Prince Harry was repeatedly asked to provide “hard evidence” to support his newspaper phone hacking claims on Wednesday, as he told the High Court he brought the case to protect his wife Meghan from abuse.
Despite his suspicions of widespread hacking, the Duke of Sussex said he “didn’t know” the answer to questions put to him by Mirror Group Newspapers (MGN) lawyer Andrew Green KC 18 times in just three hours.
The 38-year-old prince accused publishers of “industrial-scale destruction of evidence” and blamed a lack of call data on the alleged use of “burner” phones, of which no record would be kept.
“I believe phone-hacking was on an industrial scale across at least three of the papers at the time and that is beyond doubt,” he told the court.
Citing Meghan as his chief motivation for taking legal action over alleged illegal information-gathering, Harry admitted he would feel “some injustice” if his claim was unsuccessful. At one point during his evidence, Harry appeared choked up as he addressed the personal toll of his time in the witness box.
But asked by Mr Green about a lack of evidence to prove illegal information-gathering, Harry replied: “I think that is a question for my legal team.
“There is hard evidence to suggest an incredible amount of suspiciousness and I believe that burner phones were used extensively.”
When asked if there was a particular voicemail that he believes was intercepted, he answered: “I can’t remember a specific voicemail that I left over the last 20 years.”
This alleged intrusion – which he told the court “could” have been happening for 15 years – prompted him to act to try and stop the “abuse and intrusion” affecting Meghan without having to rely on the royal family’s lawyers.
He said: “I think it (the current legal action) was a discussion about how to find a way to stop the abuse and intrusion that was coming against me and my wife…without relying on the institution’s lawyers.”
During questioning, Harry also alleged that he found a tracking device on his ex-girlfriend Chelsy Davy’s car when the pair were on a “make or break” holiday in South Africa in the mid-2000s.
He said it was placed there by private investigator Mike Behr – who he also blamed for targeting him on other occasions – before he claimed another device was found on his own car by a friend.
When his barrister David Sherborne asked how he could be sure what it was, he said: “Because we found it”.
Harry claimed that press intrusion led to him breaking up with Ms Davy in 2009.
He also said he believed articles about his brief relationship with the late TV presenter Caroline Flack were obtained by phone hacking.
The duke is among four figures seeking damages from the publisher, claiming journalists at titles including the Daily Mirror, Sunday Mirror and Sunday People, were linked to methods including phone hacking, so-called “blagging” or gaining information by deception, and use of private investigators for unlawful activities.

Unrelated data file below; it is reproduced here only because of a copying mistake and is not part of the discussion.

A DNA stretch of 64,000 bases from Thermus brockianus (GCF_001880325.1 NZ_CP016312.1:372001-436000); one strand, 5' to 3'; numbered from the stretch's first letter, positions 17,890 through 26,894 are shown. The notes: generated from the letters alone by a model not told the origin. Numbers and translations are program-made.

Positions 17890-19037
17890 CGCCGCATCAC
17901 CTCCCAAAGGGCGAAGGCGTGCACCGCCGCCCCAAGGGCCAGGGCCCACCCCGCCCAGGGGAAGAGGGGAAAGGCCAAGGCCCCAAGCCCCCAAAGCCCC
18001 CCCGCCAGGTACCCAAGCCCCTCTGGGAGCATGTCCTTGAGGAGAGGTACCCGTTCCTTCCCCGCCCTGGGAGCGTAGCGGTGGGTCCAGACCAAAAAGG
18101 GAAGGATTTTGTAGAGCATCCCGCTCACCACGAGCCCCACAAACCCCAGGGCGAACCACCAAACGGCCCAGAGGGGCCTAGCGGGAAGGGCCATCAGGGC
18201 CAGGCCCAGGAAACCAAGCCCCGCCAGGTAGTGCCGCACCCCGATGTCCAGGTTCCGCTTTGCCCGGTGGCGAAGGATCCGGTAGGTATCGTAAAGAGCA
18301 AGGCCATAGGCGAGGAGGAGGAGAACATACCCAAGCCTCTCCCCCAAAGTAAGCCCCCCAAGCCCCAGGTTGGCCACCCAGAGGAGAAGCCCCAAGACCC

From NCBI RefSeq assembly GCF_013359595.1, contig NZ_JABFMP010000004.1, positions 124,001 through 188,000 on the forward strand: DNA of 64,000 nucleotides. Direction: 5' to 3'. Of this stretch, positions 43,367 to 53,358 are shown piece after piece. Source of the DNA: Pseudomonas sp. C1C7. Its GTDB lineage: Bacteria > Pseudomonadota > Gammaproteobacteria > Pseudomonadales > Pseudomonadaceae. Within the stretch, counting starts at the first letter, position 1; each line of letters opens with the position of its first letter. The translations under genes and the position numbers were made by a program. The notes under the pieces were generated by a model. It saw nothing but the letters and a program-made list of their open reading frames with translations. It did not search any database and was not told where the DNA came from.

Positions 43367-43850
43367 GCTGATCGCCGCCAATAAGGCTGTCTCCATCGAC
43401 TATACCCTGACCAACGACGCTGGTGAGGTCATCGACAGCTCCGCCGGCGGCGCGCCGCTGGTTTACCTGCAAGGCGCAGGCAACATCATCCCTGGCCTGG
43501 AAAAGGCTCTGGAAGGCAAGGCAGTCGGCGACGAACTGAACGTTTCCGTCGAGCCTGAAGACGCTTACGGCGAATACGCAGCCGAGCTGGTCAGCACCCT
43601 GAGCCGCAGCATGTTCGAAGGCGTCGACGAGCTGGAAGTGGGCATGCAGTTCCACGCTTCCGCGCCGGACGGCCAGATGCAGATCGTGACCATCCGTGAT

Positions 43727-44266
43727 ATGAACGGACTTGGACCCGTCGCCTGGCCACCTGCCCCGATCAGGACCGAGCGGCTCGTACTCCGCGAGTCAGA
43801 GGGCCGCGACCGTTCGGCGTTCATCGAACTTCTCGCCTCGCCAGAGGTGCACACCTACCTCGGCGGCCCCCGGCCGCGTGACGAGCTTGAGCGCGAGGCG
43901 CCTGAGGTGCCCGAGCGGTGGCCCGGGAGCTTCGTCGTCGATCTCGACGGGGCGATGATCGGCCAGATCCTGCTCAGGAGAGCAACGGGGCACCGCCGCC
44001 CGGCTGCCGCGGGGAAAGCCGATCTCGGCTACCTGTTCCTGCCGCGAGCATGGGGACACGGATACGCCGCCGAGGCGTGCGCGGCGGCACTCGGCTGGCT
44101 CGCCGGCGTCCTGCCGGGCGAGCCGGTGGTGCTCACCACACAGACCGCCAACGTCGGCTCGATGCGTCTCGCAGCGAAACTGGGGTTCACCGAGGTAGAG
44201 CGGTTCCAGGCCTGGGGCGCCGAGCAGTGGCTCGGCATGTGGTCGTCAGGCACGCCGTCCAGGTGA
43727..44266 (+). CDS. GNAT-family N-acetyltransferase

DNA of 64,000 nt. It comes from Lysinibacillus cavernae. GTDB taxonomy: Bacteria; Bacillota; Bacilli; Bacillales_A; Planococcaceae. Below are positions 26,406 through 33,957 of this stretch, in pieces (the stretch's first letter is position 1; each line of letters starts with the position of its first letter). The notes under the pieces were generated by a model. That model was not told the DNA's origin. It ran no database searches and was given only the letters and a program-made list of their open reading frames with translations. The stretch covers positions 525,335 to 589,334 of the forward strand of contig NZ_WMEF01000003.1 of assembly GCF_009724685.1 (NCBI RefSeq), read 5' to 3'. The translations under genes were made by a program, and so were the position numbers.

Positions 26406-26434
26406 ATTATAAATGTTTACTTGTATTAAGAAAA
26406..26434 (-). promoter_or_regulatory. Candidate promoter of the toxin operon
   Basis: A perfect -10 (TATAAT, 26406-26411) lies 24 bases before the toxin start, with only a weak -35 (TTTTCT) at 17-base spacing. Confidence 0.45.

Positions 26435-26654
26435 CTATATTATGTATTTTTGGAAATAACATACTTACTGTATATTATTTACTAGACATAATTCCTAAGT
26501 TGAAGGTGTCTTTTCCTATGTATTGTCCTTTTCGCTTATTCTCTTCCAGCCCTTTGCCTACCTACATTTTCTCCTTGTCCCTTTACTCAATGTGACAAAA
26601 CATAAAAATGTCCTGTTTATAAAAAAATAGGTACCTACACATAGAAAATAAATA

MGN denies all his claims, although it has previously admitted phone hacking did take place at its titles but says the duke was never a target.
During hours of cross-examination by Mr Green, Harry accused Piers Morgan – editor of the Mirror between 1995 and 2004 – of “horrific personal attacks and intimidation”.
He has previously accused him of being aware of phone hacking while at the Mirror – something Mr Morgan has always denied.
Harry also suggested newspaper stories claiming his father was Princess Diana’s former lover James Hewitt were aimed at ousting him from the royal family.
To back his claims, he told the court how voice messages on his phone would not appear to be new, even if he had not heard them – or the “new mail” icon on the screen would disappear.
“Can you help by identifying when … you experienced this strange activity?” asked the judge.
“From the moment I had a mobile phone,” replied Prince Harry – meaning around the time he went to Eton as a teenager.
This prompted the judge to ask: “Are you saying this continued throughout the period?”
“It never stopped,” the duke replied.
As he prepared to leave the dock, Harry appeared to choke up when his barrister asked him about the toll his appearance in court has taken.
“It’s a lot,” he said, in a cracked voice.
After giving his evidence, Harry stayed in court to watch the Mirror’s former royal editor and assistant news editor Jane Kerr give evidence.
In her witness statement, Ms Kerr has described calling various agencies who provided phone numbers the paper needed to cover breaking news.
Ms Kerr said she “knew what she was doing but it was a long time ago”, after Mr Sherborne claimed she seemed “to have no idea of what you were doing at the time”.
Pressing further, the barrister asked: “You called up people, you had no idea what they did – they magically produced phone numbers and you never asked any questions?”, to which Ms Kerr replied: “Yes.”
In total, Harry alleges about 140 articles published by MGN between 1996 and 2010 contained information gathered using unlawful methods, and 33 of these have been selected to be considered at the trial.
The other claimants are Coronation Street actor Michael Turner, known professionally as Michael Le Vell, who is best known for playing Kevin Webster, former Coronation Street actress Nikki Sanderson, and comedian Paul Whitehouse’s ex-wife Fiona Wightman.
MGN is contesting the claims and has either denied or not admitted each of them.
The publisher also argues that some of the claimants have brought their legal action too late.
The trial continues.